Honor S.C.’s past, don’t abolish it
Monday, Oct. 06, 2008
By Randy Bryan
Apparently the S.C. National Association of the Advancement of Colored People intends to pursue its relentless efforts to ban the Confederate battle flag from the Capitol grounds in Columbia. By refusing to underwrite major athletic championships in the Palmetto State, the NCAA has joined the NAACP in efforts to blackmail South Carolina. We are still good enough or profitable enough in Myrtle Beach to host the Beach Ball Classic, but that event may be the next to be threatened by the arm twisting of the NAACP.
Ironically, I saw a lot of black basketball players at the 2007 Classic, including the winner, Duncanville, Texas. I talked to the coaches at Duncanville. Their kids had a great time. My parents once lived in Duncanville, my sister-in-law taught in their public schools, and my brother was valedictorian at D.H.S. many years ago.
Now the NAACP is courting Hollywood (The Sun News, Sept. 23) to shun South Carolina’s “efforts to lure film makers.” NAACP branches across the Southeast and in Hollywood are united in this attempt to exterminate a symbol honoring the noble spirit of many Southern soldiers, not all white. The “evil flag” flying on our Capitol grounds is not the national flag of the Confederacy but a naval battle flag. My great, great-grandfather James Lafayette Bryan, a private in the 28th of Tennessee, fought under such a banner in places like Chickamauga, Peachtree Creek, Kinnesaw Mountain, Atlanta and Franklin, battlefields where thousands of soldiers lost their lives, Rebs and Yanks alike.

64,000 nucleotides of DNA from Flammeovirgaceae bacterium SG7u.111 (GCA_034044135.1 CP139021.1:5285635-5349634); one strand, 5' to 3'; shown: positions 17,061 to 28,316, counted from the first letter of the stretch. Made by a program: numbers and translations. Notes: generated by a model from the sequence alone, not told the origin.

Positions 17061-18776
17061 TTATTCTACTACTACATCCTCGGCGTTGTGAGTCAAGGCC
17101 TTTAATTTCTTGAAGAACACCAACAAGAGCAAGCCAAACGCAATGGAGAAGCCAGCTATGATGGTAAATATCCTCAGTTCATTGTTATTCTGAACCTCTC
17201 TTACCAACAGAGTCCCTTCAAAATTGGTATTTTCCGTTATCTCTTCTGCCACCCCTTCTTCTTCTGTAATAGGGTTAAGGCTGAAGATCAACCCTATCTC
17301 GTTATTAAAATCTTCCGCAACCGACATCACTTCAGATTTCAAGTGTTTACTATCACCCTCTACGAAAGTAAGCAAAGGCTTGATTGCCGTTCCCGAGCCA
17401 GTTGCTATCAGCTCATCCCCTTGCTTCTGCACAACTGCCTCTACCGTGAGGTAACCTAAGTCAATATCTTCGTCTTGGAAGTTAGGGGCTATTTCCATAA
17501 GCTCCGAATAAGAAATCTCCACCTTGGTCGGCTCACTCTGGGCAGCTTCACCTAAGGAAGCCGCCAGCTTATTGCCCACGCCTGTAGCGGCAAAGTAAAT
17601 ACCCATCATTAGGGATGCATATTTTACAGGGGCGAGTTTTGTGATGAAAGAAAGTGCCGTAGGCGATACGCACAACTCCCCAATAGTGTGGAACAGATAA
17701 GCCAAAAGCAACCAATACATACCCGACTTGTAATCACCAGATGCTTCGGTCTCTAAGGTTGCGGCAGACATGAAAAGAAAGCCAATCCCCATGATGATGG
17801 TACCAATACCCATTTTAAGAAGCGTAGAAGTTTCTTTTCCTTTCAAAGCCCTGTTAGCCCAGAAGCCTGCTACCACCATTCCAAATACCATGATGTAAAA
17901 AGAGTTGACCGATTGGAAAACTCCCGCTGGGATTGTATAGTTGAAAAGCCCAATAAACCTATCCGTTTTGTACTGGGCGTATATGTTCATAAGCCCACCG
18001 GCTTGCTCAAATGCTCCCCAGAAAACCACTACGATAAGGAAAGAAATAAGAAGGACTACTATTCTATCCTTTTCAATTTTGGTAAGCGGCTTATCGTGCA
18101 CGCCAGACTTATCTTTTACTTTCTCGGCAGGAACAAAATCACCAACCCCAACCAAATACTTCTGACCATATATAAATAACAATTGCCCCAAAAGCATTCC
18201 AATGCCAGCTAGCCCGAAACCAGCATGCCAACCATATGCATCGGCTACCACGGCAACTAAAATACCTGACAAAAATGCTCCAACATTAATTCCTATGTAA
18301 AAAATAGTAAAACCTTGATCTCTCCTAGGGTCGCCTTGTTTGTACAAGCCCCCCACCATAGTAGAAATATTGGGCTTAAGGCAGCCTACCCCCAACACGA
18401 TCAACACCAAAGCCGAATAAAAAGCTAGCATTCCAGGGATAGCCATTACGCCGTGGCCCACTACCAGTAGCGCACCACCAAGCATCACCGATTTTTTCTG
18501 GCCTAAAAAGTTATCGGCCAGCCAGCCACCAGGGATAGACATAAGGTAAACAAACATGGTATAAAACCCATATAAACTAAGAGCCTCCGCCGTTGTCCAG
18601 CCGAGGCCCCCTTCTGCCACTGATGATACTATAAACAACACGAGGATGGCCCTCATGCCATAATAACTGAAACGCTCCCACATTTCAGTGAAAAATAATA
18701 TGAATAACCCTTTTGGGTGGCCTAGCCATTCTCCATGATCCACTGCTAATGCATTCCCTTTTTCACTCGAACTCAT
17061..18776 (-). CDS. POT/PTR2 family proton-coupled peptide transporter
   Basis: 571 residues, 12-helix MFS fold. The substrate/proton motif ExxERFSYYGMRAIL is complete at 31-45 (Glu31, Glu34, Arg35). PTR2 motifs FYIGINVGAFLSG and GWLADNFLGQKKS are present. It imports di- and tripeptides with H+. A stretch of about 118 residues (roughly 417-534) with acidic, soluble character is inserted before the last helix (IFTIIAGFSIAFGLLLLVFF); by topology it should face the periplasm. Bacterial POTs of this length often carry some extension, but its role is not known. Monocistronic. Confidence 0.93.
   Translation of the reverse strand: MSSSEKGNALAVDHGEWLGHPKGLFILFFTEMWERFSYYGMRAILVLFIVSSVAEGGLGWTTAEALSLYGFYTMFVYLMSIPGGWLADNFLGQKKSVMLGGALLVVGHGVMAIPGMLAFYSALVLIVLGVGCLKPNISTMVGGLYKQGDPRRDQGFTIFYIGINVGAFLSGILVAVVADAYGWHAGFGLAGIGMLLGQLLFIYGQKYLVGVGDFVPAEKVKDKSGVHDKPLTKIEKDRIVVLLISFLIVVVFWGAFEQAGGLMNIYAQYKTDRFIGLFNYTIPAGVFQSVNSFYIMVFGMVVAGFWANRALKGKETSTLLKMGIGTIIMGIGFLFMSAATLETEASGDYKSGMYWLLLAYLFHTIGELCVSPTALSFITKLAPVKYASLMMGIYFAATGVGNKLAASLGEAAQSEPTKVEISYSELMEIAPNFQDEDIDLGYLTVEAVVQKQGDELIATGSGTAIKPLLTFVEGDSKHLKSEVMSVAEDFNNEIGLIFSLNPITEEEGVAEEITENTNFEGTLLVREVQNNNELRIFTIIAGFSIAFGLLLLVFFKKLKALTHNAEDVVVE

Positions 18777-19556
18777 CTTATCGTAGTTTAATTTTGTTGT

My wife’s great-grandfather John D. Vautier, a private in the Pennsylvania 88th out of Reading and Philadelphia, fought at Antietam, Cold Harbour and Petersburg. Both Bryan and Vautier were wounded. Vautier, historian for the 88th, was instrumental in building a monument to the 88th at Gettysburg. Long after the war was over, soldiers from the North and the South would meet at Gettysburg, shake hands, unite in brotherhood and honor each other. It is tragic that we do not continue to honor all of our veteran soldiers from the Civil War, not just those who fought for the Union.
Anyone who has ever read Stephen Crane’s “Red Badge of Courage” or Henry Timrod’s “Ode to the Confederate Dead” knows of the pride in carrying a regimental flag and the unspeakable grief of loved ones as they buried dead brothers, sons, husbands and fathers. Henry Fleming, the youth in “Red Badge,” came to realize true selflessness and sacrifice as he struggled with a friend over the right to carry the flag they wrested from the hands of the dead color bearer, who even in death would not relinquish that beautiful symbol of camaraderie and pride.
That some people today and in years past have perverted the Confederate flag and perhaps used it for some evil purpose does not diminish the original pride and spirit that accompanied that flag in battle. South Carolina was the first state to secede. The NAACP can try to rewrite history and make ogres out of South Carolinians who carried their flags into battle, but anyone who visits Gettysburg and sees the North Carolina and South Carolina monuments must recognize the valor of the Carolinians who fought in that monumental battle. Anyone who has read Michael Shaara’s “Killer Angels” knows the heartbreak, suffering and death experienced by the soldiers and their leaders.
The NAACP needs to remember slavery existed both in the North and the South. Our nation’s history has both a shameful and a glorious past. A flag may represent shame to some, glory to others. Congratulations to Gov. Mark Sanford for refusing to cower to the ridiculous demands of the NAACP, the new “abolitionists,” whose goal is to abolish a symbol that, while inglorious to some, is glorious to others. It is an immutable part of our South Carolinian history, a history we should not try to revise or abolish.